So while I think PAP did a useful thing initially with the attention it brought to the issue of pitch count and so forth, I don't know that their methodology is that all robust in terms of linking PAP to pitchers getting injured. Of course, they keep much of that hidden in their black box, maybe I'll be more impressed if I knew the background of their research methodology, but that's on them for keeping that info not publicly available for public consumption.

    For example, Lincecum's PAP has been mega-high since his first college year. Like the poster noted, "NOT A TYPO", because he had PAP in college that were miles and above beyond what any other pitcher was doing.

    So tell me this (rhetorical question), when does PAP work? Lincecum is 24. He has had mega-high PAP since he was 19, at least, who knows how much he threw in high school. That is 5 seasons of mega-high, NOT A TYPO, PAP scores. One would think that given all the worry over Lincecum's high PAP that at some point in the last year or two something would have happened to his arm, based on what PAP is saying. Other pitchers with high but not NOT A TYPO have entered the professional ranks injured, but Lincecum has not even shown any signs of injury.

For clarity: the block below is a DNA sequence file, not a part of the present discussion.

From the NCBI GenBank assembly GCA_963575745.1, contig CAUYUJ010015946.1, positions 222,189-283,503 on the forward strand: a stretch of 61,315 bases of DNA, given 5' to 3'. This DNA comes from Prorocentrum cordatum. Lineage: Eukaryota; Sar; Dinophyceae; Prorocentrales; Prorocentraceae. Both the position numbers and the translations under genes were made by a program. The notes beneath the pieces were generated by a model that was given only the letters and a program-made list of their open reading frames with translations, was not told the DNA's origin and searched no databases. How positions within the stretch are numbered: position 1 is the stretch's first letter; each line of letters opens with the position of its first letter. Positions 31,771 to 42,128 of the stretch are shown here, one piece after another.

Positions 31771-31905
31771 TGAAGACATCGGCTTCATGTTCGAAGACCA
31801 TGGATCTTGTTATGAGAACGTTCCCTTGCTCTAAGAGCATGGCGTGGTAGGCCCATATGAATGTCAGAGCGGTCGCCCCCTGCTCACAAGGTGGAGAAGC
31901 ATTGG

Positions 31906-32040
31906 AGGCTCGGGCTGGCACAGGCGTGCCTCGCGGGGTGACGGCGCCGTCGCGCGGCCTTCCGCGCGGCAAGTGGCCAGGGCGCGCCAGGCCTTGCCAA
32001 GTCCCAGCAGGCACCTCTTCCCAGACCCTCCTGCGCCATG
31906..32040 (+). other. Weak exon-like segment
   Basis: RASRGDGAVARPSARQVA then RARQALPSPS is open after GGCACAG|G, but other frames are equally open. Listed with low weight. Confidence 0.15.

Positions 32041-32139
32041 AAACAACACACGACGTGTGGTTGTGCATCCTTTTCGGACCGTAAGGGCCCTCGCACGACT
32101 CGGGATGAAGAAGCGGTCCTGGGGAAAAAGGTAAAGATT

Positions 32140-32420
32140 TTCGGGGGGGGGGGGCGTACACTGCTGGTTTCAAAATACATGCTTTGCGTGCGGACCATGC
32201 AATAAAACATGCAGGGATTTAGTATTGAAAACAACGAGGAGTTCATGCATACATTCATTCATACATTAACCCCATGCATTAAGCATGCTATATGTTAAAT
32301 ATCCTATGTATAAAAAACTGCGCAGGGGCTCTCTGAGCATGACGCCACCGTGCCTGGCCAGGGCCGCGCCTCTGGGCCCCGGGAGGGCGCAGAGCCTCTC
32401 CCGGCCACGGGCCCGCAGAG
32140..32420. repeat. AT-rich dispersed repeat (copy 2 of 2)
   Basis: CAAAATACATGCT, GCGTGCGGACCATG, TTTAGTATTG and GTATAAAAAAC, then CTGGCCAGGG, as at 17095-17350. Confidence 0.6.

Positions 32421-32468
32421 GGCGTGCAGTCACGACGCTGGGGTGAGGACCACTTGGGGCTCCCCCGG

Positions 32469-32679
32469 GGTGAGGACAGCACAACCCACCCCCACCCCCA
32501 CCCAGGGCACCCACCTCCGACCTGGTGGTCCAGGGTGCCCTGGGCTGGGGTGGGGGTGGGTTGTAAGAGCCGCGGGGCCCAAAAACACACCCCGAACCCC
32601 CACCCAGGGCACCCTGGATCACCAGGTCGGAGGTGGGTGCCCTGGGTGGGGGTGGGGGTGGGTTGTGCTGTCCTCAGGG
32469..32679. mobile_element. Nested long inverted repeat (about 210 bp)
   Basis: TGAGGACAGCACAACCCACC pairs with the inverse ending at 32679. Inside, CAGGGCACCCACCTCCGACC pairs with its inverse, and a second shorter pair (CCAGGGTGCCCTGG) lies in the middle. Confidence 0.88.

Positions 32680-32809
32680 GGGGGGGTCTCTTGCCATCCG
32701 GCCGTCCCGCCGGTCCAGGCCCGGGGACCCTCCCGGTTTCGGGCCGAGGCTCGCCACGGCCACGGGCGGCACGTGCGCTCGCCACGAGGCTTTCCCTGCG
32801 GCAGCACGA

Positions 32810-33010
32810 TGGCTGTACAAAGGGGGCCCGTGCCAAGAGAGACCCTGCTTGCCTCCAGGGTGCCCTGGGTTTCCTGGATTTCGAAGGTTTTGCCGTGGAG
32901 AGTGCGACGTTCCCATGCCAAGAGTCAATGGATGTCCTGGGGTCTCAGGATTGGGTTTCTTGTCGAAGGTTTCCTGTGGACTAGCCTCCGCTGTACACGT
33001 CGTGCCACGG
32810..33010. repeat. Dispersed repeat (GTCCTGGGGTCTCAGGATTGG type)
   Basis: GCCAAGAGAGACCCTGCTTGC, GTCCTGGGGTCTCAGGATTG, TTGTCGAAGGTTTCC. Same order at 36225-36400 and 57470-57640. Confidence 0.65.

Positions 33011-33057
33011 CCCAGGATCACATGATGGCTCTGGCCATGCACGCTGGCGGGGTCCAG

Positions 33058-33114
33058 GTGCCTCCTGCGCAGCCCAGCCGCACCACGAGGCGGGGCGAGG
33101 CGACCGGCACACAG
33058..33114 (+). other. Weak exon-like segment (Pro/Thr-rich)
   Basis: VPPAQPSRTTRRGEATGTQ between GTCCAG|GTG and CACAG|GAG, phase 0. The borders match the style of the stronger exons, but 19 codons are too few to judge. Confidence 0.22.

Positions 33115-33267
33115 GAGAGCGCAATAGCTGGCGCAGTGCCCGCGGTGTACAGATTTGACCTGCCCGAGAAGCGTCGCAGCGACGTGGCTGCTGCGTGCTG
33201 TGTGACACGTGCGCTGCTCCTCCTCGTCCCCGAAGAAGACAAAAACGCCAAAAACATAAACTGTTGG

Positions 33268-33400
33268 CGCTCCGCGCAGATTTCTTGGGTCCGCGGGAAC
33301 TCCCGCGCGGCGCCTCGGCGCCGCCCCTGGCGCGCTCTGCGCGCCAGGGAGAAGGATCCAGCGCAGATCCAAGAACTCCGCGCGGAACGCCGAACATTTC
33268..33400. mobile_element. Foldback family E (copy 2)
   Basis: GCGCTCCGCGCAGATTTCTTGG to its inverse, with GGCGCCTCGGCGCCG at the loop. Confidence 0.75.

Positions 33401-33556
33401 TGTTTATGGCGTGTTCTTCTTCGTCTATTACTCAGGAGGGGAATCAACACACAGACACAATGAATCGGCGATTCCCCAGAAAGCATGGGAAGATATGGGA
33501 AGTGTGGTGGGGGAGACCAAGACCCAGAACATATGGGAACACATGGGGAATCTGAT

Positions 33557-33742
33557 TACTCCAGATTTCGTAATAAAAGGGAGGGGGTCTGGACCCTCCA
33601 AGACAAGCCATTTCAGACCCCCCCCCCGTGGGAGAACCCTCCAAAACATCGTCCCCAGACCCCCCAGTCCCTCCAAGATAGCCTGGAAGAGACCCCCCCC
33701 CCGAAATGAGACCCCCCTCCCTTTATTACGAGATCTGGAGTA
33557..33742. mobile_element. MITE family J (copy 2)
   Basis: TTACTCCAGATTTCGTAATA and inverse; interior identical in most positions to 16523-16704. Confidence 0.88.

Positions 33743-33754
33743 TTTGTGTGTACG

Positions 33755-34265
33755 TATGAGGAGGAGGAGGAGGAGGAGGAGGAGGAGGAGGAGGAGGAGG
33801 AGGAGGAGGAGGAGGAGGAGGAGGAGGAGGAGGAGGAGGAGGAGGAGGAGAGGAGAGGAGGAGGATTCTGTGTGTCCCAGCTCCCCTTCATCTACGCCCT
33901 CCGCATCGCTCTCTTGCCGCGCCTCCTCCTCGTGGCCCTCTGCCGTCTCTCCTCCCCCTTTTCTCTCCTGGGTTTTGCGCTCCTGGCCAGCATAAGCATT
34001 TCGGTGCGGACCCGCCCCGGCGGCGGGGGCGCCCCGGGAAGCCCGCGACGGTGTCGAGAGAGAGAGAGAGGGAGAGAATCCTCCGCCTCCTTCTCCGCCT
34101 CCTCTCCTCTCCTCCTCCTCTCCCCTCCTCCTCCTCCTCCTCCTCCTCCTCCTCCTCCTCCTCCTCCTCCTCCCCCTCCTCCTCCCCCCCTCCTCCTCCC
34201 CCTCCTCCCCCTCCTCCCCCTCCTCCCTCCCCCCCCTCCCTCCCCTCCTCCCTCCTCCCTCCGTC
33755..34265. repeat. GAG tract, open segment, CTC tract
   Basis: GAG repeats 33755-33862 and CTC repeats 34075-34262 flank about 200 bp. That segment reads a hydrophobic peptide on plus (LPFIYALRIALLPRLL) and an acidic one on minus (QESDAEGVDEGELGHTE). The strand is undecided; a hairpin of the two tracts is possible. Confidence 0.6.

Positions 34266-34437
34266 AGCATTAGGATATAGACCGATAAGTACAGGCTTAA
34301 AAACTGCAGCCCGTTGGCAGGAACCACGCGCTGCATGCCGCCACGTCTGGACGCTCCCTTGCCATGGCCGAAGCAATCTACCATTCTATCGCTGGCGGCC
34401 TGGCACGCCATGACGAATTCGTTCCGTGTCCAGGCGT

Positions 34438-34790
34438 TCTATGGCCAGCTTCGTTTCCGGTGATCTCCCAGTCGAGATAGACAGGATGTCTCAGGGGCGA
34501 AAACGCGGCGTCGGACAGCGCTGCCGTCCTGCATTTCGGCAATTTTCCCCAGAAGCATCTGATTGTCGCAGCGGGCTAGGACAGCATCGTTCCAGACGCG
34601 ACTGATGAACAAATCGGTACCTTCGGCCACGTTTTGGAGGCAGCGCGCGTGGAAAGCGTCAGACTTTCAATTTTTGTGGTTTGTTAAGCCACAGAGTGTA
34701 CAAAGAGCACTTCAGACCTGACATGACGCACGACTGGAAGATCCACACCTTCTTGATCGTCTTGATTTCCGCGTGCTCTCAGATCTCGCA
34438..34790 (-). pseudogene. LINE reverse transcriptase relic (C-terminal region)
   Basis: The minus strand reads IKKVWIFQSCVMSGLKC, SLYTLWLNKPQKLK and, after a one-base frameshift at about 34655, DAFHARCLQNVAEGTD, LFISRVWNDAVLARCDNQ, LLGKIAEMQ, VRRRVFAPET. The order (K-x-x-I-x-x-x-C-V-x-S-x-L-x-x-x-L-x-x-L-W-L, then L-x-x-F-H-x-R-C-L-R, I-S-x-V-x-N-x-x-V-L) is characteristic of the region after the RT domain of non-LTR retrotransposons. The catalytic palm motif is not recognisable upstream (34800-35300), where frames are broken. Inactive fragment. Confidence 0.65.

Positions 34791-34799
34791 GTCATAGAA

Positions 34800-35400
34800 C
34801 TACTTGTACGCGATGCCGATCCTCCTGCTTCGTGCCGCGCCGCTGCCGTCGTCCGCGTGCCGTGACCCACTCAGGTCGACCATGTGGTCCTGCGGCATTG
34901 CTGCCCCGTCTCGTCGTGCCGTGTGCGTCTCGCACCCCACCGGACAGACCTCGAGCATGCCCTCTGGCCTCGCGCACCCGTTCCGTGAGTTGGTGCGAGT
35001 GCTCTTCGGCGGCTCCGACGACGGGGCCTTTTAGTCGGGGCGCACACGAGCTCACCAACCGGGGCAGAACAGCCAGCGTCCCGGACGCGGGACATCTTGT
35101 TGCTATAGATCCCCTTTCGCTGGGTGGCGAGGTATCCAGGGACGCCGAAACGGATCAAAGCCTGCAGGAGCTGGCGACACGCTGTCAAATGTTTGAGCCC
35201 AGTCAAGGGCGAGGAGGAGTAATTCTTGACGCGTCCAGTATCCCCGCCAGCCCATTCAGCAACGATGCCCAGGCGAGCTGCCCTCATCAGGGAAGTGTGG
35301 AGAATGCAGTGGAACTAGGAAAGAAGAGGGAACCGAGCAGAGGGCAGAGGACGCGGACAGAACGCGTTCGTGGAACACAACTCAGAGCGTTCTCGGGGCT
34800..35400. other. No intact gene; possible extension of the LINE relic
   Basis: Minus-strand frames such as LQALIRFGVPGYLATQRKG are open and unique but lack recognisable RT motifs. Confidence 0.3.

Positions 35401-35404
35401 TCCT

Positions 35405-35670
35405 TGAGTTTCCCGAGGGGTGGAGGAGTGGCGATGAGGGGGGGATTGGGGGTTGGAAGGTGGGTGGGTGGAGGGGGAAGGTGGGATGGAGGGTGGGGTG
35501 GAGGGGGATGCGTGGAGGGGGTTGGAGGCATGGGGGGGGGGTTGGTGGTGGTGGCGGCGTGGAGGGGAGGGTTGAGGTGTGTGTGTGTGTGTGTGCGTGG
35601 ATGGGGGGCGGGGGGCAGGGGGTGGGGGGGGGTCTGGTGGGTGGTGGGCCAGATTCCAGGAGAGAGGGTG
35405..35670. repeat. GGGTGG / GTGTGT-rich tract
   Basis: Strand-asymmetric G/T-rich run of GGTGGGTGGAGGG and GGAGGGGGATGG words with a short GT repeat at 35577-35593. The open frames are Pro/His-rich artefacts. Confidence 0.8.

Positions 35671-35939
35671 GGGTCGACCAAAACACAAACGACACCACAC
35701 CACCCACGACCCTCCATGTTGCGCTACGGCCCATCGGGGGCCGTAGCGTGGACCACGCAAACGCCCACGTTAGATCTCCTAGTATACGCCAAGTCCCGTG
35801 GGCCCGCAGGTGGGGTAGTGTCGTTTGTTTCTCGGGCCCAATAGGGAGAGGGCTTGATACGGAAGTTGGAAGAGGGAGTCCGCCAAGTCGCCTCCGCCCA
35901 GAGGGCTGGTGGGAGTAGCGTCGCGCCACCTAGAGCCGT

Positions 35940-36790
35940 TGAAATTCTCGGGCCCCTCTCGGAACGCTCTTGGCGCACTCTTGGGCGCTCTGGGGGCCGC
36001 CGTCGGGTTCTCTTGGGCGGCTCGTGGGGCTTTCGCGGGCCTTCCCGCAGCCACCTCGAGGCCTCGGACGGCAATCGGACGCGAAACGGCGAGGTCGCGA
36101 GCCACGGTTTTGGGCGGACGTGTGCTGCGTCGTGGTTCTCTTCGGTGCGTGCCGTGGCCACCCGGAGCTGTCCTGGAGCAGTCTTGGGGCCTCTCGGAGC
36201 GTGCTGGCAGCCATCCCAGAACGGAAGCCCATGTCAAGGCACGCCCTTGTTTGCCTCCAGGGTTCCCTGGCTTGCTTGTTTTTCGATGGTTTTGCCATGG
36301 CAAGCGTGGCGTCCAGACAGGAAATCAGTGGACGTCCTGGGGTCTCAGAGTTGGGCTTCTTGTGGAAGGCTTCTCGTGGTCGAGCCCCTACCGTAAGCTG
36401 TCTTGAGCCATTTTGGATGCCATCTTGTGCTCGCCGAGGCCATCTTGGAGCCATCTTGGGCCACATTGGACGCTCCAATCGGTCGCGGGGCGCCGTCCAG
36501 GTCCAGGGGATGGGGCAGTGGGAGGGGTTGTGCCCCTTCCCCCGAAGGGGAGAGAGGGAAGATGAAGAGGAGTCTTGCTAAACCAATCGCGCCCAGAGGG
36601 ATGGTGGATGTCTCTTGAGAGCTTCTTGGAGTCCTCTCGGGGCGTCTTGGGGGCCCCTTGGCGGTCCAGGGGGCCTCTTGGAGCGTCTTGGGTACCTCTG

So when is it suppose to kick in?

    This is similar to all the dire warnings I used to hear about Rueter, every year people would throw DIPS out and complain about him, and he would go out and have another good season. Of course, after nearly 10 years of warnings, he finally did what they all were saying he would do.

    I think that people are getting too amped up over the pitch count, the pendulum is gone too far the other direction. There is no magic number at which every pitcher suddenly fatigues and damage themselves. It is an art still and not a science.

    Bochy and crew are aware of pitch count. They appear to be monitoring it and the pitcher to make sure he's not straining. Lincecum was clearly weakening in late 2007 and they went ahead and shut him down, even though he didn't want to be shut down. In 2008, when he was going good, they let him have another start.

    People act like the Giants don't know what they got, but they do. You just don't want to baby him either. You stretch him out and see what he is capable of. You pull back on the reins when there is signs he is having problems.